MADISON, Wis. (AP) — Assembly Republicans introduced a bill Friday to prevent a backlog of untested sexual assault kits, signaling the party has abandoned two previous proposals championed by Democratic Attorney General Josh Kaul.
The move all but ensures the Legislature will accomplish nothing on the issue before its two-year session ends in March, depriving Kaul of a major political victory. The attorney general made testing a major campaign issue in 2018, and he called the new bill a “charade.”
“The legislation circulated today is transparently intended to allow Assembly Republicans to pretend to support legislation that can help prevent another backlog, when in reality they are preventing such legislation … from becoming law,” Kaul said.
Tens of thousands of sexual assault evidence kits in the U.S. have gone untested: Sometimes prosecutors decide cases are too weak to pursue, or victims refuse to cooperate.
Victim advocates have been pushing for years to get the kits tested in hopes of identifying serial offenders. Kaul’s predecessor, Republican Brad Schimel, starting testing around 4,000 kits in Wisconsin in 2017. Kaul hammered Schimel during the campaign for dragging his feet on the testing. The issue gained traction and helped Kaul win office.
Republican state Rep. David Steffen of Green Bay introduced a bill in May that would create new kit submission and storage deadlines. He also signed onto another Republican bill that would require the Department of Justice to create a database for tracking kit submissions.
Kaul has been advocating for both bills for months. The Republican-controlled Senate passed both bills overwhelmingly in October. But Republican Rep. Joe Sanfelippo, chairman of the Assembly health committee, has refused to hear the measures. Last week he told reporters he didn’t see any “hair-on-fire emergency” to get them passed.
Steffen stepped back into the fray Friday with a substitute bill. It largely mirrors the kit submission protocols and tracking requirements in the original bills but goes much further.
The measure also would create a sexual assault victim bill of rights and mandate police notify immigration authorities of anyone in the country illegally arrested or convicted of sexual assault. And it would allow a student who has been sexually assaulted by another student or teacher to enter the state’s school choice programs regardless of eligibility. The programs offer state subsidies to offset private school tuition.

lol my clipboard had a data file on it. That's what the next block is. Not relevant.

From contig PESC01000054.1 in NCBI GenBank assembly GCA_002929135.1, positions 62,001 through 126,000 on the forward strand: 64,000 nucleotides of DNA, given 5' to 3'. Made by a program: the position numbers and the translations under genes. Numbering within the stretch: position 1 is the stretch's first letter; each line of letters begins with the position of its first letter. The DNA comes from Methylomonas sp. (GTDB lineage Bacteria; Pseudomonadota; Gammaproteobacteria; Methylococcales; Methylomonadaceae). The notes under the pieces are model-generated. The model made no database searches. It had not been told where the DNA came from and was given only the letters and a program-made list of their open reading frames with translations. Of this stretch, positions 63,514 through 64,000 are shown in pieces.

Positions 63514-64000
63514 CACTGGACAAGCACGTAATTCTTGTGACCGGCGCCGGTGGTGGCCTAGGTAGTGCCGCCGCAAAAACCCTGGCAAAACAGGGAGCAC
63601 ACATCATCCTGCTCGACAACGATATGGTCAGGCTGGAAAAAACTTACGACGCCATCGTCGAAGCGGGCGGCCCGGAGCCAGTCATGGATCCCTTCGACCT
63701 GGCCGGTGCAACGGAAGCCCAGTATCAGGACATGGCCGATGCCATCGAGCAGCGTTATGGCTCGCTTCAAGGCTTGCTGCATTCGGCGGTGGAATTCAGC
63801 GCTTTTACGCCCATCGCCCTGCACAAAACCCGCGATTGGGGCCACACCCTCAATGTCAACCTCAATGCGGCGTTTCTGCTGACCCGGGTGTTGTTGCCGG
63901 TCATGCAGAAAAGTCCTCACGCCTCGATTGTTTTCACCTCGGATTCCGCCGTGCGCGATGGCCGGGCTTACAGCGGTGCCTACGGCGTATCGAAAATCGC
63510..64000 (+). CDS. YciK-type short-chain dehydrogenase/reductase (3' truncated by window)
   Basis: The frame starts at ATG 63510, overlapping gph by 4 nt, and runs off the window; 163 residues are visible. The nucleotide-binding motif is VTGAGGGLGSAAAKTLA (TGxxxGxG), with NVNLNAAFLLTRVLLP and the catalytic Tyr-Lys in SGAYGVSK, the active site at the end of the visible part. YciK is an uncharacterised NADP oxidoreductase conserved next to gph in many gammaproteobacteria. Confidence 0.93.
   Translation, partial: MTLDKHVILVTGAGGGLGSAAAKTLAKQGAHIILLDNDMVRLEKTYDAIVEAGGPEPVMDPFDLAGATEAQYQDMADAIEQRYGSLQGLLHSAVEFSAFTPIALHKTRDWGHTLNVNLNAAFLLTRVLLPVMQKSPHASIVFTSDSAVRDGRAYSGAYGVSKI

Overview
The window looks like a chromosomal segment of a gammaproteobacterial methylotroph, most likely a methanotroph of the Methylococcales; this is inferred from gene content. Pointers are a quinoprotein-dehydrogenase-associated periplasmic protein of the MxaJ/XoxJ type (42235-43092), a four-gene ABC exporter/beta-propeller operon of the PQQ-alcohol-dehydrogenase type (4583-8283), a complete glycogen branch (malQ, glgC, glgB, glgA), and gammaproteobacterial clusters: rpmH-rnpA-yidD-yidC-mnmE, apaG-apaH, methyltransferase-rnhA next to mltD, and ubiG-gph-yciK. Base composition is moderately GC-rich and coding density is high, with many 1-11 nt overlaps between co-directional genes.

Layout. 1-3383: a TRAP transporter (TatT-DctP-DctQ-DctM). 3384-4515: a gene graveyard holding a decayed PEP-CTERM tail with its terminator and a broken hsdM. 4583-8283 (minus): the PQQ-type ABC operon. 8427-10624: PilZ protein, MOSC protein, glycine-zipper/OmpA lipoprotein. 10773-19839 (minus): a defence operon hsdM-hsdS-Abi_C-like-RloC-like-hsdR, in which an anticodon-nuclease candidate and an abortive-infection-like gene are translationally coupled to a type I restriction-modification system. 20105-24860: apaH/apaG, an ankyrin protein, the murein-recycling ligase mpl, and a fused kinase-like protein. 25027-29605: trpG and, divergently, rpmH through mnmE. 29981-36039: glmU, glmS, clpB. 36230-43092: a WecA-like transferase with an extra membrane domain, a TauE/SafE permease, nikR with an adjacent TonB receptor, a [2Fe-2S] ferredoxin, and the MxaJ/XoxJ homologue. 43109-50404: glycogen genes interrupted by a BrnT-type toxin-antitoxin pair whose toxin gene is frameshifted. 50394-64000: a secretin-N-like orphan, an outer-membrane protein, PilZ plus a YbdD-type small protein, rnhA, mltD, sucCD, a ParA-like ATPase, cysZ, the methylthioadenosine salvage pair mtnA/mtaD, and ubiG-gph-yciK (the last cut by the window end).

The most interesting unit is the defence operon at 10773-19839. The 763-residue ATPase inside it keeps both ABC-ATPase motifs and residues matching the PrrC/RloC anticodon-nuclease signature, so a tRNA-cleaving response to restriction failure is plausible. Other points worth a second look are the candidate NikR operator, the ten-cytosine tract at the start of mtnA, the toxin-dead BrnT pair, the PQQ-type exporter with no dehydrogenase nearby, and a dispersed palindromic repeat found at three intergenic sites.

The immigration notification and school choice provisions almost certainly will be non-starters with Democrats. Republicans don’t need them to pass the bill — the GOP controls both the Assembly and Senate — but the language promises to only deepen Democrat resentment.
Steffen said student sexual assault victims deserve a chance to attend class elsewhere. As for the immigration clause, he said the notification requirement is meant to deter people in the country illegally from sexually assaulting other immigrants who fear that reporting such an attack puts them at risk of deportation.
Asked why he introduced the bill when the original proposals have already cleared the Senate, he said those bills weren’t going anywhere in the Assembly. He said “various individuals” opposed parts but that he’s worked with so many people on the bills he didn’t remember who or what they opposed.
Sanfelippo said the new bill is much better than the proposals Kaul was pushing. He scheduled a hearing on the bill for Wednesday.
The bill still faces a long road after the public hearing. The health committee will have to schedule a vote and the bill would have to clear a full floor session to get out of the Assembly. The Senate process is identical. All that would have to happen before the end of March.
Sanfelippo insisted there’s plenty of time and took another jab at Kaul.
“The attorney general’s been sounding the alerts, but he spent most of his adult life outside the state of Wisconsin and he doesn’t know how we work here,” he said.
Kaul grew up in Fond du Lac. He attended Yale and Stanford and worked in the U.S. attorney’s office in Baltimore before moving back to Wisconsin in 2014.